Despite sanctions freezing billions of dollars in Western assets, few Russian billionaires are vehemently opposed to war. One of Putin’s top advisers reportedly resigned because of the war, but did not comment on his departure; only one Russian diplomat, a mid-level official in Geneva, resigned publicly in protest.
Instead, many chose to cut ties with Europe and the United States, avoiding criticism of the Kremlin. This position is in line with Putin’s consistent claim that it is better to work with Russia than with the West.
“It’s safer at home,” Putin told an economic conference in St. Petersburg last week, asking wealthy Russians to stay away from Western holiday homes and boarding schools. “True, solid success and a sense of dignity and self-esteem come only when you tie your future and your children’s future to your home country.”
As a result, even the tightly controlled Russian politics of the prewar period now look vibrant in retrospect.
Albats, a liberal radio host and magazine editor, continued to broadcast to YouTube from her apartment; the Echo Moscow radio station, which aired her shows for nearly 20 years, shut down when the war began. She has called Putin a war criminal and has already faced four misdemeanor charges under Russia’s new censorship law.
As one of the few prominent liberals at home to continue to speak out against the war, and with nearly all of her friends gone, Arbat said she faced a “terrible” sense of loneliness.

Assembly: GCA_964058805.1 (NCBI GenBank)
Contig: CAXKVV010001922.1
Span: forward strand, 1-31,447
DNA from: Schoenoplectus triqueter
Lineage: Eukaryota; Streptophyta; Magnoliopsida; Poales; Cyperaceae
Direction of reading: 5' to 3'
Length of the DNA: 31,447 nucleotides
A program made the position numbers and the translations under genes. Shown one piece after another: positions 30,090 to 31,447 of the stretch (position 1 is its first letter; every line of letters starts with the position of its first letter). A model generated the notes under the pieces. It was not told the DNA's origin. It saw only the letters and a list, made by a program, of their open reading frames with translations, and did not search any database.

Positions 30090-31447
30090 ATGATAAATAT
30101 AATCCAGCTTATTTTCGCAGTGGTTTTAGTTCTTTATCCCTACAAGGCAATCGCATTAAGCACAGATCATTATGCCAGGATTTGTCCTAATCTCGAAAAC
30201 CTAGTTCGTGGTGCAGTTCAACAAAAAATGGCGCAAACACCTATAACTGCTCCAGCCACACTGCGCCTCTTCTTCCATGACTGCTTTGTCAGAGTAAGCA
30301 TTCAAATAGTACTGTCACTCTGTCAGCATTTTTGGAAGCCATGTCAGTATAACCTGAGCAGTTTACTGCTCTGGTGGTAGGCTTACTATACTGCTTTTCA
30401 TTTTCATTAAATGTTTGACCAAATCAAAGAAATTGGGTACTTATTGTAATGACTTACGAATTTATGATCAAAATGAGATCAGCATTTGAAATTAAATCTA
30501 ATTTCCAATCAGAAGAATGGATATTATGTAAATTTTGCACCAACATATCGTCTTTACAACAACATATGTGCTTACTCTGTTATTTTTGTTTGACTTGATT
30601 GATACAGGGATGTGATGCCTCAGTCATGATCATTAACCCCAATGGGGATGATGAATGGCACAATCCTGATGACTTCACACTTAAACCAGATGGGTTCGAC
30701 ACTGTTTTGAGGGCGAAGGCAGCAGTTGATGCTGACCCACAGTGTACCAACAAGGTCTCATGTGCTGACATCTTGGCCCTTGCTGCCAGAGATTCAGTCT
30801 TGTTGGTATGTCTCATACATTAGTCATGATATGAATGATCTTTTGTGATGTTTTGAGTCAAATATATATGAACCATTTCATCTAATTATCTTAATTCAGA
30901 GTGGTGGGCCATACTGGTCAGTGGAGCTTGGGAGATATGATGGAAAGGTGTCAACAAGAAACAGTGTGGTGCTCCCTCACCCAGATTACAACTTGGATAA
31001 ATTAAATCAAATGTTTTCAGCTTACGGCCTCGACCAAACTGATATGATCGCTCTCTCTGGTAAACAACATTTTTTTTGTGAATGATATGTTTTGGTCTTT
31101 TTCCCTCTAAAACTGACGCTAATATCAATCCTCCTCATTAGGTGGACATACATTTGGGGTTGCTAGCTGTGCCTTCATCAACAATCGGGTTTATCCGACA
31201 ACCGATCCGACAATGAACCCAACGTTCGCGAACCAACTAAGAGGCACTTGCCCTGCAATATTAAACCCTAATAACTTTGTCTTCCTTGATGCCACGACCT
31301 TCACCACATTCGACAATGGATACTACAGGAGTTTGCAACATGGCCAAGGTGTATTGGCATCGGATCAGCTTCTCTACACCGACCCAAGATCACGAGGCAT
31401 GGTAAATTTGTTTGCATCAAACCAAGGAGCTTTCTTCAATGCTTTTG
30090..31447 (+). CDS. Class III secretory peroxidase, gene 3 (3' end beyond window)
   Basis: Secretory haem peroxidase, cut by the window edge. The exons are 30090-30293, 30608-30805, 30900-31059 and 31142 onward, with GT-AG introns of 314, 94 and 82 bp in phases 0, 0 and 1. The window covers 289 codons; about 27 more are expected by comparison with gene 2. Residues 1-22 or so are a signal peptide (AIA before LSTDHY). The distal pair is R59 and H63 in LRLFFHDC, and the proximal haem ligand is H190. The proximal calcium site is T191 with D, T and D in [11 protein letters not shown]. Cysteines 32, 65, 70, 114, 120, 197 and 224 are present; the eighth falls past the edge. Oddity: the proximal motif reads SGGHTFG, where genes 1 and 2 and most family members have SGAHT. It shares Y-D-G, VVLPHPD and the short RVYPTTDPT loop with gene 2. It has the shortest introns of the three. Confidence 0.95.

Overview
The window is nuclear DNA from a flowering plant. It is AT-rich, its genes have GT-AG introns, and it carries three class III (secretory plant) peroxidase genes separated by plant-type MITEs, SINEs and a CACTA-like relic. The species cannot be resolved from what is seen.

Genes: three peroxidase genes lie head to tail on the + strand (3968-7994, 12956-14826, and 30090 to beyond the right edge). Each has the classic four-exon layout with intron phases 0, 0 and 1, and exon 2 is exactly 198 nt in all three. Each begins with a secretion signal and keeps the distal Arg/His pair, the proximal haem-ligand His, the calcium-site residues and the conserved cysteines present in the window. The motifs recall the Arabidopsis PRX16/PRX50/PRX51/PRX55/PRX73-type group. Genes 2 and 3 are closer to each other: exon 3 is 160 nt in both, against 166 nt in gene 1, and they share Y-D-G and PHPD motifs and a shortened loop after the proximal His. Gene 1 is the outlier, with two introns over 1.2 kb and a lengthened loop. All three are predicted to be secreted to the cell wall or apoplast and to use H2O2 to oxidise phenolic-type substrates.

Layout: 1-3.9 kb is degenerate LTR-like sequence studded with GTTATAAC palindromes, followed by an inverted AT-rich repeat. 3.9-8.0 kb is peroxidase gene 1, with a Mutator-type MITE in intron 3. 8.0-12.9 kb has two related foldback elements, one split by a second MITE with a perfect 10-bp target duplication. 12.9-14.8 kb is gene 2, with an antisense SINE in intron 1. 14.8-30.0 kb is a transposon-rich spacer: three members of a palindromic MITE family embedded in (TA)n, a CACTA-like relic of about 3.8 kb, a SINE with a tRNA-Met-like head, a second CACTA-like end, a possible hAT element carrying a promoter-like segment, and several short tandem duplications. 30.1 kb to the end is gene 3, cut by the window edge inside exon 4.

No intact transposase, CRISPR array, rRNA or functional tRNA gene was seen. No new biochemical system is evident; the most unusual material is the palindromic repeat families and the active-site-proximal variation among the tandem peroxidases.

“This youthful energy of resistance—everyone who could have resisted left,” said Arbats, 63. “I have to resist – otherwise I will no longer respect myself. But I understand that life is over.”
For others, however, life goes on. Business magnate Lebedev owns a minority stake in independent newspaper Novaya Gazeta, whose editor Dmitry A. Muratov auctioned his 2021 Nobel Peace Prize this week for $103.5 million in support of Ukrainian children refugee.
Lebedev, 62, said Russia was approaching an “Iran and North Korea” model that could last for years; he predicted in a phone interview that Putin would remain in power as long as his health allowed, and denied the president was ill. Rumors are “nonsense”. He insisted it was “an absolute fantasy” that Russia’s wealthy could have any influence over Putin’s isolated inner circle.
He slammed the sanctions, which he said only helped the wealthy in Russia to rally around Putin, forcing them to cut ties with the West and making them feel like victims. Canada added Lebedev to oligarch sanctions list that “directly contributed to Vladimir Putin’s senseless war in Ukraine”. He disputed that claim, noting that he has been one of the main financial backers of Russia’s most prominent independent newspaper.